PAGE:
Table 1 Group-specific characteristics of the study participants (N = 51)

Experimental procedure

Upon entering the laboratory, participants were asked to fill out a number of questionnaires such as the Mini-Mental State Examination Test (MMSE), the Freiburg questionnaire of physical activity (FQoPA), and the Clock Drawing Test (CDT). The CDT is a sensitive screening test for the evaluation of executive function [17]. The elderly participants were asked to include the numbers of a clock in a given circle to make the circle look like a clock. Thereafter, participants were asked to draw the hands of the clock to a self-selected point in time. The next task was to translate the selected time in digital letters and to document those on the sheet. Depending on the study consulted, inter-rater reliability for the CDT ranges between 75.4 and 99.6 % [17]. Test-retest reliability can be classified as high, with a r-value of 0.90 [18]. Cross-correlation with the MMSE revealed a correlation coefficient of r > .50 [19]. As a result, the test distinguishes between pathological and normal test performance. The MMSE is a valid test of cognitive function. It separates patients with cognitive disturbance from those without such disturbance. Test-retest reliability for the MMSE is high, with r = .89. Cross-correlation with the Wechsler Adult Intelligence Scale score revealed a correlation coefficient of r = .78 [20]. An MMSE total score of < 24 separates patients with dementia or functional psychosis from cognitively independently functioning participants and those with anxiety neurosis or personality disorder. The FQoPA assesses the basic physical activity level (e.g., gardening, climbing stairs), leisure time physical activity (e.g., dancing, bowling), and sport activities (e.g., jogging, swimming) of people aged 18 to 78 years [21]. Age-specific corresponding norm values for total physical activity range between 9.9 and 13.6 h per week [21]. Significant test-retest reliability was reported for the summed physical activity level (r = .56). Data from the scientific literature indicated a significant cross-correlation (r = .42) with maximum oxygen uptake [21].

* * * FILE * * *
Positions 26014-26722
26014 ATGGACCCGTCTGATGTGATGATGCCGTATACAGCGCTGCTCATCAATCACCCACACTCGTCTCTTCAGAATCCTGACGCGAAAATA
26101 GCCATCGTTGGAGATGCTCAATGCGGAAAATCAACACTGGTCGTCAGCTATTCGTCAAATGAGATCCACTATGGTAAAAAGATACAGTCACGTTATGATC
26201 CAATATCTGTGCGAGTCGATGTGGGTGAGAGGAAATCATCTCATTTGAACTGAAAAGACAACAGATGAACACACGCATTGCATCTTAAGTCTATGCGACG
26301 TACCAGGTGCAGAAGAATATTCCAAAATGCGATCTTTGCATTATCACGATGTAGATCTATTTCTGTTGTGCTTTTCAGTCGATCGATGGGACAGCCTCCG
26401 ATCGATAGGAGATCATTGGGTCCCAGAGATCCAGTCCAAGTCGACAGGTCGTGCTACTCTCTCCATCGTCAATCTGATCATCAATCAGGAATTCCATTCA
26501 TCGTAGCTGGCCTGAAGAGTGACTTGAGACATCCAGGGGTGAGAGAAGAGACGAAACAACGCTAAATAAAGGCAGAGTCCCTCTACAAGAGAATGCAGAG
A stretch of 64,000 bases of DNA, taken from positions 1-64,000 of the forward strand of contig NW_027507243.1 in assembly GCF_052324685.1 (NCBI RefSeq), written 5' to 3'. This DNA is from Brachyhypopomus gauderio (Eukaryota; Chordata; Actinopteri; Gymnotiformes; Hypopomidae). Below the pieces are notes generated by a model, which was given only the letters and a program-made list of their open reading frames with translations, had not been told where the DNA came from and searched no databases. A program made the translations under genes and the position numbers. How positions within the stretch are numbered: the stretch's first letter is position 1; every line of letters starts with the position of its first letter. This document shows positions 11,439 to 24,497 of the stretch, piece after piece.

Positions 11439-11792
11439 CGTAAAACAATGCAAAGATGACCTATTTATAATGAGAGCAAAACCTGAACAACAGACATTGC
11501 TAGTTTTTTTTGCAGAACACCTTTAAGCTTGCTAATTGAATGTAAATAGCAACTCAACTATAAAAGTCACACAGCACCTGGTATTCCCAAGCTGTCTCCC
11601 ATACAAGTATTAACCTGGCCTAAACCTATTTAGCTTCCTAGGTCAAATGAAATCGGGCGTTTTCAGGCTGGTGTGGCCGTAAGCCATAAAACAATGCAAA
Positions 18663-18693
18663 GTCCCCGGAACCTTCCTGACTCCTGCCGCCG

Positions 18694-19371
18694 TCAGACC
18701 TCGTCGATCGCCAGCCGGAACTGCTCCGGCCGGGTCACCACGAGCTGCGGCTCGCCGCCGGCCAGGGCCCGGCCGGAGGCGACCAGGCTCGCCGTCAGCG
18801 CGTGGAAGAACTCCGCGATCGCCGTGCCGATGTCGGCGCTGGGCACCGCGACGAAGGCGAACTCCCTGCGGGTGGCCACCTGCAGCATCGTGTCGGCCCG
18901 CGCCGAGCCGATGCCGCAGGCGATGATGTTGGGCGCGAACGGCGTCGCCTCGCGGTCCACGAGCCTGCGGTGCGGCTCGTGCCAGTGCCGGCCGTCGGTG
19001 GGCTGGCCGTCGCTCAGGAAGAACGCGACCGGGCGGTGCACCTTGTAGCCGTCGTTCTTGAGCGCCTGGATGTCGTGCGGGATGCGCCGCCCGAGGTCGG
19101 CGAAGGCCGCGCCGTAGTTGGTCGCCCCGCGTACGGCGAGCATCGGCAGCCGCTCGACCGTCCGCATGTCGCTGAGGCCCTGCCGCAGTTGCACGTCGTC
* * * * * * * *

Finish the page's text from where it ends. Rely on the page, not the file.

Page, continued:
Prior to testing, all participants received standardized verbal instructions regarding test procedures with a visual demonstration of the balance and muscle strength tests. Thereafter, participants performed a 5-minutes warm up consisting of bipedal and monopedal balance exercises as well as submaximal stepping and skipping movements. Pre- and post-intervention, tests were conducted for the assessment of static steady-state balance (i.e., Romberg test), dynamic steady-state balance (i.e., 10-m single and dual-task walk test), proactive balance (i.e., TUG, Functional-Reach-Test [FRT]), and muscle strength (i.e., CRT). Balance tests were always conducted in randomized order and prior to the muscle strength test. This test sequence was applied in order to keep the effects of neuromuscular fatigue minimal. All participants received one familiarization trial for each test. Thereafter, one test trial was conducted unless otherwise stated.

Balance exercises while tooth brushing